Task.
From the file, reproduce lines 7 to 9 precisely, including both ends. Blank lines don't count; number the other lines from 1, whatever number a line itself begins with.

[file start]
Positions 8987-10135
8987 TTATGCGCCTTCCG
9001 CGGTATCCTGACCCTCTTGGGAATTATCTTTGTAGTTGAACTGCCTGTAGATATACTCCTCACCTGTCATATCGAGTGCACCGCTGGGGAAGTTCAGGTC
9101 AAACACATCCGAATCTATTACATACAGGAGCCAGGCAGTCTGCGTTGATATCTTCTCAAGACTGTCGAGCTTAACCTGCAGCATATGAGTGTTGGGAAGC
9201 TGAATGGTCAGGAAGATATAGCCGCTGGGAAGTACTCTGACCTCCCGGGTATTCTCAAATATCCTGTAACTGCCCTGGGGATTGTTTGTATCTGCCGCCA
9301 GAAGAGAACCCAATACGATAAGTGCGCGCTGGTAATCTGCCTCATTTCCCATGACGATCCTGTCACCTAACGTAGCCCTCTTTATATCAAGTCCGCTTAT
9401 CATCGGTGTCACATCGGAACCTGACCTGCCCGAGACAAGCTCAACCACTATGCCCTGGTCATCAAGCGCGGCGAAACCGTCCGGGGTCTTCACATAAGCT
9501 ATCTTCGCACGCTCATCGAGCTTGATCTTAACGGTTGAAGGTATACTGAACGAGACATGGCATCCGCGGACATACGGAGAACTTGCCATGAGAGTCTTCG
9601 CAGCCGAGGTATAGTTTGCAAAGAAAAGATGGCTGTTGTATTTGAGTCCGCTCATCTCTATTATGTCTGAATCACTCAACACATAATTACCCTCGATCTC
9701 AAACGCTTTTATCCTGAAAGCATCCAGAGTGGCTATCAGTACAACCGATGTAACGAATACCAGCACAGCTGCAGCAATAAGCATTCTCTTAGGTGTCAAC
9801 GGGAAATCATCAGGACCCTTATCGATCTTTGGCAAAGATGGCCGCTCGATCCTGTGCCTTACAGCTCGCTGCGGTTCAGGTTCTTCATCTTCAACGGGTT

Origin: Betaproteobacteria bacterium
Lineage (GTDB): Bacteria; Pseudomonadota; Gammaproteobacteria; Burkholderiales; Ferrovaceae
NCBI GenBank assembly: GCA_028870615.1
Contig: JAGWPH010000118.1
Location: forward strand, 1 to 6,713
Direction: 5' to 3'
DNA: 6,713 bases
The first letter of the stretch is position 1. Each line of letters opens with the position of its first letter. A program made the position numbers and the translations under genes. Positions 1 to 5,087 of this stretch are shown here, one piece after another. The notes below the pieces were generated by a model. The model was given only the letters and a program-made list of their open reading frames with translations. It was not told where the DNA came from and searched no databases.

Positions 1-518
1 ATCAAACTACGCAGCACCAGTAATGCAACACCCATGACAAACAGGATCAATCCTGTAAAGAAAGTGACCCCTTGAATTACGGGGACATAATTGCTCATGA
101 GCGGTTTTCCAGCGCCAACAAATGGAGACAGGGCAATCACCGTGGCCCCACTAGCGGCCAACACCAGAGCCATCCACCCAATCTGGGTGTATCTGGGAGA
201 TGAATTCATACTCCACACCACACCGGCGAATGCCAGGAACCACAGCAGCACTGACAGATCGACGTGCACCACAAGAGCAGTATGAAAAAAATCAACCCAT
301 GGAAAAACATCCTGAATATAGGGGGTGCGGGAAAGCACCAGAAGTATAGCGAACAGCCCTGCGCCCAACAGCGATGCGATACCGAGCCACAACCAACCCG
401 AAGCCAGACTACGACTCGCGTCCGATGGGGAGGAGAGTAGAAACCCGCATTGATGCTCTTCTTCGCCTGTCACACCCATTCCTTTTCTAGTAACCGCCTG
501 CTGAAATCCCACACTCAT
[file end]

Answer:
9401 CATCGGTGTCACATCGGAACCTGACCTGCCCGAGACAAGCTCAACCACTATGCCCTGGTCATCAAGCGCGGCGAAACCGTCCGGGGTCTTCACATAAGCT
9501 ATCTTCGCACGCTCATCGAGCTTGATCTTAACGGTTGAAGGTATACTGAACGAGACATGGCATCCGCGGACATACGGAGAACTTGCCATGAGAGTCTTCG
9601 CAGCCGAGGTATAGTTTGCAAAGAAAAGATGGCTGTTGTATTTGAGTCCGCTCATCTCTATTATGTCTGAATCACTCAACACATAATTACCCTCGATCTC